Frustrated by the lack of good sailing, we found a pleasant spot to spend the night, East of the city of Brest in the River Elorn.  Wednesday was designated a rest day, and we lay quietly to anchor in the attractive upper reaches of the navigable river.

L’Aber Wrac’h

Monday 17 June

It was decided to rejoin the land of the living this morning, and we made our way gently the mile downstream to tie up on the outside of the visitors’ pontoon at this iconic Breton port, at the Northwestern tip of France.  Already there was our sister ship, Wireless, so we enjoyed the opportunity of some social time with her crew, and admired her newness.  Our friends from Trébeurden, on Nicknack, came in as well, and her skipper came over for a brief chat about plans once they were comfortably berthed inside.

Mate applied herself to a mountain of laundry, and was happily distracted by a conversation with a Japanese skipper, who has sailed his elegant large yacht, in stages over the last few years, across the Pacific, through the Panama canal, across the Atlantic and is now enjoying Europe and heading for the Mediterranean this Summer.  He told her he needs to “get on with it” as he is already 75…

Skipper took his bike on a provisioning trip under the guidance of Wireless’s crew, around 6 miles uphill on the way there, downhill fully loaded back home.  We enjoyed a lovely example of the sunsets for which this spot is famous.

Port du Paluden

Saturday 15 – Sunday 16 June

Well, we didn’t get ashore last night, but enjoyed the live music set from what turned out to be a festival weekend; pity about the racket that followed a mellow folky sound, until after 0300…

After a morning of blustery showers, we did venture ashore in the dinghy for a brief stroll around the bend of the river upstream of our mooring, but found nothing of note to report.  Inevitably, it being a festival weekend, last night’s music was less tuneful and persisted until around 0530 Sunday morning, so nerves onboard were maybe just a little frayed.  A quiet day was needed, as the crew were hardly feeling refreshed.

Roscoff to l’Aber Wrac’h

Friday 14 June

After a night of almost no sleep in an anchorage less sheltered than we would wish, the dratted alarms still shrilled at the ridiculous hour of 0430 to ensure we caught most of the West-bound tide that follows high water in these parts.  The theory was that we’d leave at first light, the better to play ‘Spot the Pot’ and avoid collecting too many shellfish for breakfast en route. Due to a very overcast sky, however, daybreak didn’t really arrive until 0530, by which time Mate had pretended a normal routine including an anti-seasickness tablet and a light breakfast.  Along with wearing every layer for Winter sailing, and catching a sneaky nap when needed, she succeeded in achieving an almost unprecedented ‘clean’ passage.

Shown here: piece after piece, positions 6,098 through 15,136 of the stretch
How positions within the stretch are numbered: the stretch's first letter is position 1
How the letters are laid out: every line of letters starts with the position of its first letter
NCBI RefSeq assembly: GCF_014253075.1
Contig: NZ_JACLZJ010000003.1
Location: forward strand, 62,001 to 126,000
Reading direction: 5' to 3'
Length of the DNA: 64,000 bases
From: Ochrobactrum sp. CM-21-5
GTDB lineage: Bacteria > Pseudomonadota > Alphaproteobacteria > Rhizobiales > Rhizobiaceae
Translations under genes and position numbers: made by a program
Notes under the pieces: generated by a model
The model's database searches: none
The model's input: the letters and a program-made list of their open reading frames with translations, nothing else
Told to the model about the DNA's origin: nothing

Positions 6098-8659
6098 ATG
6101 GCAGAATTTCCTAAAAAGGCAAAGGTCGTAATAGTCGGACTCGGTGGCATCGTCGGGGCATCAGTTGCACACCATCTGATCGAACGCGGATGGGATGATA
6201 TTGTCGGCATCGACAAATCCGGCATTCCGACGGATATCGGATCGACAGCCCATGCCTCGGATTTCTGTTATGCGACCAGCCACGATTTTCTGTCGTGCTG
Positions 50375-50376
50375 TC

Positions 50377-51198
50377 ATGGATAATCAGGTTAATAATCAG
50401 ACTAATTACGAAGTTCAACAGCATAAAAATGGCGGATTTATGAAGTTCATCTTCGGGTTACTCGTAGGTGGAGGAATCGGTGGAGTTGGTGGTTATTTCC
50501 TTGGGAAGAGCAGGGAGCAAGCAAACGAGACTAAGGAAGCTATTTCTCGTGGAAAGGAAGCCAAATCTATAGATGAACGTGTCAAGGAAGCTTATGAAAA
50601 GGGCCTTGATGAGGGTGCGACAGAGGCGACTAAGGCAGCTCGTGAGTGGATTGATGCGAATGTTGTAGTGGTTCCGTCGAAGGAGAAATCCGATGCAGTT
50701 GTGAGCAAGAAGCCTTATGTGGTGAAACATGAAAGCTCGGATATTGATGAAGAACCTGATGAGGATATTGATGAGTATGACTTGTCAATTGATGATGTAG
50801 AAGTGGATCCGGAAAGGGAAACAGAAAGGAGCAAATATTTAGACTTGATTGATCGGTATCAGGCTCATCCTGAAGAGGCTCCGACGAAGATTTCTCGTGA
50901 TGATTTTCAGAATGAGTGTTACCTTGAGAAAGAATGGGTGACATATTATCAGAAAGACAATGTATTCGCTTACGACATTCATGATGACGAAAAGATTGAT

We picked up the notoriously tricky Canal de l’Ile de Batz, another triumph for a detailed chart plotter, and were soon out in the far Western reaches of the English Channel – although still not as far West as Newlyn, on the North shore.  The wind, of course, was on the nose, but the mainsail was optimistically set for a close reach.

Quickly proving that the genoa created more heel than Mate was happy with, it was no sooner out than replaced by the staysail, and Mate entertained (distracted?) herself by sailing as close to the wind as possible to achieve the best course towards our destination.  This involves sailing by numbers: holding me 40˚ off the wind when it is 10-14 knots, today from around 210˚, and when it increases and backs to around 190˚, making the most of the opportunity to luff nearer to our desired course, with the added benefit of spilling some of the wind when it gusts – it topped out today at about 25 knots, a low F6 – the yachtsman’s gale.

In due course, Skipper relieved Mate at the helm, and took the opportunity to baptise BobbyCool (merci, mes amies), our newest crew member, the WindPilot.  He sits on the back step, right in the middle of the bathing platform/dinghy boarding deck, but will earn his keep many times over steering by wind angles, meaning less drain on our batteries by thirsty Jeanny, our electronic autopilot.  Even knowing the theory, Skipper was delighted at the ease with which the system is set up and then holds the set course.  Good seamanship is still essential, as the sails need to be set correctly to achieve the right balance so the WindPilot steers accurately, and an alert watch must be kept, as always, to deal with wind shifts, to be ready to increase or decrease sail area, and to avoid close encounters with scenery and other vessels.

Having made the inevitable tack back in towards shore, we found ourselves leading a fleet in the same direction, including sister ship Wireless, that we’d met in St Malo last week.  While they seem to have tucked into the marina at l’Aber Wrac’h, we opted for dumbbell moorings at the top of the navigable river at Port du Paluden, and enjoyed a long siesta after lunch.  A peaceful evening may be less likely, however, as a collection of marquees on shore at the dinghy landing pontoon, and tantalising aromas of barbecue, suggest some kind of party – an evening stroll ashore may be in order…